If you’re thinking of adding a custom aquarium for your home or business in the Los Angeles area, be sure to Aquatech Aquarium Service. Picking the right fish from the start is the key to a successful and enjoyable custom aquarium, and Aquatech can help!

How To Move a Custom Aquarium Without Taking a Bath

Moving your belongings to a new home or apartment is physically and mentally taxing. The task takes on a brand new layer of work when you have to move an aquarium along with your furniture. In addition to packing up and transporting your custom aquarium, you also have to make sure your fish, and anything else you have in the aquarium, is moved safely to its new home. Just getting to your destination is only half the battle. It’s important to avoid disrupting the aquatic environment more than necessary. Find out the best way to move your aquarium to your new place without taking a bath or losing any of your scaly sidekicks:

Prepare the Tank

As you’re planning your move, it’s best that you save the aquarium for last. That way, your fish don’t have to swim around outside of their normal habitat for too long. When you’re ready to tackle the task of moving your custom aquarium, drain the tank water into sealable buckets. Re-using your tank water helps preserve helpful bacteria. Note that this method is best reserved for quick moves of less than a day. For anything longer than that, it’s best to simply get rid of the water and cycle in a fresh supply in your tank before letting your fish return home.

A Great Opportunity for Aquarium Maintenance

Next, take care of aquarium maintenance as you remove gravel and plants from the tank. Make sure to keep live plants in bags of water to keep them as fresh as the fish you’re moving. When taking out the filter media, it’s best that you not clean it before packing it up with tank water and bacteria. Again, this only applies to short moves. You’ll want to go ahead and give the filter a good scrubbing and cleaning if it’ll take you a few days to complete your move.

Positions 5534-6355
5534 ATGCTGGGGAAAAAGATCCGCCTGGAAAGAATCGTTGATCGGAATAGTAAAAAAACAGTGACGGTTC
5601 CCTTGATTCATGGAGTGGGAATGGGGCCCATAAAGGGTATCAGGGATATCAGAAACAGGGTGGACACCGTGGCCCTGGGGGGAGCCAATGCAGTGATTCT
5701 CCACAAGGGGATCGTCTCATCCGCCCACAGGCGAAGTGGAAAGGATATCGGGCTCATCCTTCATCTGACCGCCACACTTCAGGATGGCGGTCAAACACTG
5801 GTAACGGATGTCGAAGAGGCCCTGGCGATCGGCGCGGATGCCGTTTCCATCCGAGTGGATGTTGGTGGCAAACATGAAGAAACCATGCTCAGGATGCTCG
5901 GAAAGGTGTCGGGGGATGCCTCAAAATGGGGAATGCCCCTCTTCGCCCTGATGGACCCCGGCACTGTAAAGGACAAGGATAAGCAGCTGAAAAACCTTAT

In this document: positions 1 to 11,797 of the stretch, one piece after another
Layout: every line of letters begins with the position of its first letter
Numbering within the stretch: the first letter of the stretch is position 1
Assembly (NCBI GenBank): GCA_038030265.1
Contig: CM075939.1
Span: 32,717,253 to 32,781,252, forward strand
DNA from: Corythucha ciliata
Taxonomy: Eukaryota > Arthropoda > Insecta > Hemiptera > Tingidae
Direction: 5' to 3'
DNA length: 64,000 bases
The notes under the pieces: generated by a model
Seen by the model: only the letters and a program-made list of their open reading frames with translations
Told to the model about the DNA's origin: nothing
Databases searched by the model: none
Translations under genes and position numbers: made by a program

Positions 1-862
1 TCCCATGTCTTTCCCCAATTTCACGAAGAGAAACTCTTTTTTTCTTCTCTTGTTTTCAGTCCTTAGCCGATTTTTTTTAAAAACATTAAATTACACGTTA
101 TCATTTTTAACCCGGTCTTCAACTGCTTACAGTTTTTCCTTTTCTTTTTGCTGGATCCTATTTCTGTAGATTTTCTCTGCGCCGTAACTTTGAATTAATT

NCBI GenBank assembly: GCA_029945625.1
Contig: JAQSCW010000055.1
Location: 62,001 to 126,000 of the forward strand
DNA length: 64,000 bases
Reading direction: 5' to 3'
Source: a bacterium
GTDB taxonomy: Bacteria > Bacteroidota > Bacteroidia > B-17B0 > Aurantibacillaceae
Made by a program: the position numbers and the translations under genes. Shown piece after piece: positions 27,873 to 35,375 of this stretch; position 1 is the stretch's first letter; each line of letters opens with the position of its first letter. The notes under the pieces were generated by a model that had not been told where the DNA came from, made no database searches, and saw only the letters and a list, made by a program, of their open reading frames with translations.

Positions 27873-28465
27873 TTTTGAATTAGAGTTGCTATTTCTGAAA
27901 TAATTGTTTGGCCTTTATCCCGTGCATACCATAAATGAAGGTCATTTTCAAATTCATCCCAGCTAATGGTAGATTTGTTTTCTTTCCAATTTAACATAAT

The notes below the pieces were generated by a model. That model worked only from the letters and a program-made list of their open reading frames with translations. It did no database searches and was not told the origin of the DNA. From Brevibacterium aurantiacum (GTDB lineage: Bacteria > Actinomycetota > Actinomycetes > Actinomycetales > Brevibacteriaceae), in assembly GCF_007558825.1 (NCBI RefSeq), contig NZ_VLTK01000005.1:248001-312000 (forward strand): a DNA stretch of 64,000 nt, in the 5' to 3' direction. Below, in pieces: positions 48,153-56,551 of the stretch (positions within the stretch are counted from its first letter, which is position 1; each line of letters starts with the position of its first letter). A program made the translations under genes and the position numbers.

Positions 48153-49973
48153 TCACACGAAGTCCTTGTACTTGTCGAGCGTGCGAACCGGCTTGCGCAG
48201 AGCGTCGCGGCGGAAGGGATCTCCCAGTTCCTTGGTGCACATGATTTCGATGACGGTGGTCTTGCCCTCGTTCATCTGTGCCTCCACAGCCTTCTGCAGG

Get Your Fish Ready

To keep water as fresh and clean as possible while moving your custom aquarium, it’s smart to stop feeding them about four days or so before the big day. This might seem cruel, but they’ll be fine. The feeding lull gives them time to flush waste from their systems, and do so in a way that won’t compromise their oxygen supply. Just be sure to round up all the fish once you’ve removed all the plants and gravel and most of the water from the tank. It’s easy to lose count when you’re in a hurry.

Solitary Confinement Isn’t Cruel and Unusual

When the time comes to bag the fish, fill plastic bags less than halfway with tank water. Be sure each bag only has one fish. Store the bags with care in rows inside a styrofoam cooler (or Poly box for warm water fish). Don’t bury the box under a mound of other belongings. You’ll need to refresh the oxygen supply every couple of hours by opening and resealing the bags.

Take care that you keep fish out of sunlight and excessive temperatures while transporting them. You should also keep them in the dark as much as possible to help them stay calm during the move.

Move the Tank

Wrap the tank of your custom aquarium inside blankets or equally soft wrapping, keeping the wrapping tight with packing tape. If you like, you can reinforce the protection with pieces of cardboard bound with more tape. Lift the tank from the bottom, and transport it in a way that it doesn’t come into contact with anything that might bump, fall on top of, or jostle it.

Set Up the Tank

Rather than leave the tank for last in your new place like you did when moving from your old place, make setting it up a top priority. Unpack the tank of your custom aquarium and set up the filter and heater and ensure they’re in working order. Slowly introduce tank water to the fishes’ bags to see how they react before letting them back into their old tank in their new home.

With a bit of planning and patience, moving your aquarium won’t open a floodgate of problems. For the ultimate in ease, contact an aquarium setup and maintenance professional to do the job.